Nathan Kimmel Co. is one unusual firm.

First, there’s the obvious distinction: a nearly 16-foot dolly – more precisely known as a hand truck – that is parked in front of its headquarters on busy Santa Fe Avenue in downtown Los Angeles.

The giant landmark reflects the company’s status as one of the largest dealers of Magliner Co. hand trucks in the United States. In fact, the Standish, Mich., manufacturer awarded the huge dolly to the company 10 years ago.

“Putting it in front brought us so much business,” said owner Carol Kimmel Schary, who noted that the dolly is used as a point of reference when giving directions. “If people know they need to buy a hand truck, they come here because they already have us in their minds.”

However, selling hand trucks only amounts to a side business for Nathan Kimmel. In another distinction for the company, it is one of a relative few to make commercial-grade tarps used for large surfaces that need to be covered. They start at $265 for a 20-foot-by-50-foot piece and go up depending on material and size.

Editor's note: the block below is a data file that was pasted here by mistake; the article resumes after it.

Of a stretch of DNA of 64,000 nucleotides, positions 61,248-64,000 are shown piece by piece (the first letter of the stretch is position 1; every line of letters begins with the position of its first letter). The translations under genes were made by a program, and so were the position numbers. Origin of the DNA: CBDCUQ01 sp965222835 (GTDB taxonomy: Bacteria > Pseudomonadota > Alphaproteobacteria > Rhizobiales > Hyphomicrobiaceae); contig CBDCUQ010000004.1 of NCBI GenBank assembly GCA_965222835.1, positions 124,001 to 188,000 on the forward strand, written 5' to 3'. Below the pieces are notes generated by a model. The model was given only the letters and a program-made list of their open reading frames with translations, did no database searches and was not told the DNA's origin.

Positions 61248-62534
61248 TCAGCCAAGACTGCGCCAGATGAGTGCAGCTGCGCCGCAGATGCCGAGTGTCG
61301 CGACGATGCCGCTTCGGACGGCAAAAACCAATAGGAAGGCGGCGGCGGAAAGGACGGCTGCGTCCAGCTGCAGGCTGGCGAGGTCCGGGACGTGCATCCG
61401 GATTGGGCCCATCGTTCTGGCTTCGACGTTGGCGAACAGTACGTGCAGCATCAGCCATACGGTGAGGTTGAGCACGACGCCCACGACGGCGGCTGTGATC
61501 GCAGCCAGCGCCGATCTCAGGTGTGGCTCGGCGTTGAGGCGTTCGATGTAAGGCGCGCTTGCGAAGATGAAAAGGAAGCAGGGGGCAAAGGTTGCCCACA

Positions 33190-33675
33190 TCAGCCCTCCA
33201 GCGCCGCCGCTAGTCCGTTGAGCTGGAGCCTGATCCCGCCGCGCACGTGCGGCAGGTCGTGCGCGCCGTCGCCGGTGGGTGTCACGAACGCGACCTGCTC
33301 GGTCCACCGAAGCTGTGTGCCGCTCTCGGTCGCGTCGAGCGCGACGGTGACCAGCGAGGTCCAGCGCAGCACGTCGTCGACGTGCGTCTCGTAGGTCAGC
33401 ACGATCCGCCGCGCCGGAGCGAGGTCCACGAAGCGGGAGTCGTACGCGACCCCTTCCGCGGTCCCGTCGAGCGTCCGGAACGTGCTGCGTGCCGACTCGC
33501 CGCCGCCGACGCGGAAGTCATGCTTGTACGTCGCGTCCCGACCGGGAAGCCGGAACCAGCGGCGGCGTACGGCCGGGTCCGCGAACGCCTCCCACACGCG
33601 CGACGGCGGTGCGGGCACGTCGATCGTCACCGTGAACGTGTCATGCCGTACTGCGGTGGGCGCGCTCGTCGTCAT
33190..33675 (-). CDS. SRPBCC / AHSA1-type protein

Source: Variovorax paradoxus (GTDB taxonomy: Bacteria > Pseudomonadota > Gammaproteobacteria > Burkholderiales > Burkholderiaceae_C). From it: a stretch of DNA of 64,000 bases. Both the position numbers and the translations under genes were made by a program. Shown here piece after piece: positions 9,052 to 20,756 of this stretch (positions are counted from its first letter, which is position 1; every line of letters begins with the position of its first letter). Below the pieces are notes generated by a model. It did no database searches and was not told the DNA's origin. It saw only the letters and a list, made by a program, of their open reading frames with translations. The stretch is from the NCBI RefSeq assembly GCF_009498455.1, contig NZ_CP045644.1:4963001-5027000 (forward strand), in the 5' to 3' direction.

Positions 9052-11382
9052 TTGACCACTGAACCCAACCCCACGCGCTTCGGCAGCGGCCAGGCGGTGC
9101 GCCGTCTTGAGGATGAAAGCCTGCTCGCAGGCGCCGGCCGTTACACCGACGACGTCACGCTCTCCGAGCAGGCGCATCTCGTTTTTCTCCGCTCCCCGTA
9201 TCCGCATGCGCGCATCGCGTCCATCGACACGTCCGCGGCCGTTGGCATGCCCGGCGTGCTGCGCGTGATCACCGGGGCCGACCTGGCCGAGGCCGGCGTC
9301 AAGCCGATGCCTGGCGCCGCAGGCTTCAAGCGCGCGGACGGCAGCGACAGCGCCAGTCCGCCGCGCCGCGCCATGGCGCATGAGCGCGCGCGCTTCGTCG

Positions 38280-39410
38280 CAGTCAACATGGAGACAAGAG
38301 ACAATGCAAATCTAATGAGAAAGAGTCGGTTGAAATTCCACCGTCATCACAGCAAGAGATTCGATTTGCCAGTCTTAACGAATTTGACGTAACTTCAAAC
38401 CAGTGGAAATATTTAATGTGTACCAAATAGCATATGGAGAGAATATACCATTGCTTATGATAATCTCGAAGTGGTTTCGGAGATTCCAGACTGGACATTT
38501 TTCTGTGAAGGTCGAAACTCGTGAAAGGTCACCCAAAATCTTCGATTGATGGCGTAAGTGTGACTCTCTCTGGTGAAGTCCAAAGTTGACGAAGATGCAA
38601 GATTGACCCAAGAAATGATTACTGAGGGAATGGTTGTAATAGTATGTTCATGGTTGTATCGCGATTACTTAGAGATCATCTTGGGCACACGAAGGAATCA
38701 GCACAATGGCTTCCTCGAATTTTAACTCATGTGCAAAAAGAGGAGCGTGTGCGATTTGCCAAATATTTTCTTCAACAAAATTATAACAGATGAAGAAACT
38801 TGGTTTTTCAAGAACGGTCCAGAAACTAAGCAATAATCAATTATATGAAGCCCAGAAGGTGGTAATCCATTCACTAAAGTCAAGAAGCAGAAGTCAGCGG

The company’s tarps, manufactured in an adjacent plant, have been laid down at Dodger Stadium and Yankee Stadium, and during the construction of LA Live and the Freedom Tower in New York.

Sales totaled $2.6 million last year, giving Nathan Kimmel yet another distinction: It was on the Business Journal’s list of the biggest 100 women-owned companies in Los Angeles last week, and in an industry – construction – where women still haven’t made much headway. Sales are projected to hit $3 million this year.

Schary took over the 56-year-old company when her father died in 1996. Among its 14 total employees are her sons Jason, 36, and Adam, 32, who help manage the business.

Nathan Kimmel sells other construction accessories, such as fumigation paraphernalia and safety equipment.

As for that giant dolly, it hasn’t gone unnoticed by other vendors who would like to boost sales. A glove vendor sent her 4-foot-tall safety glove that also sits at the headquarters, but it plays a definite second fiddle to the Magliner.

“Nothing has gotten as much attention as the hand truck,” Schary said.

– Yasmeen Al-Shawwa

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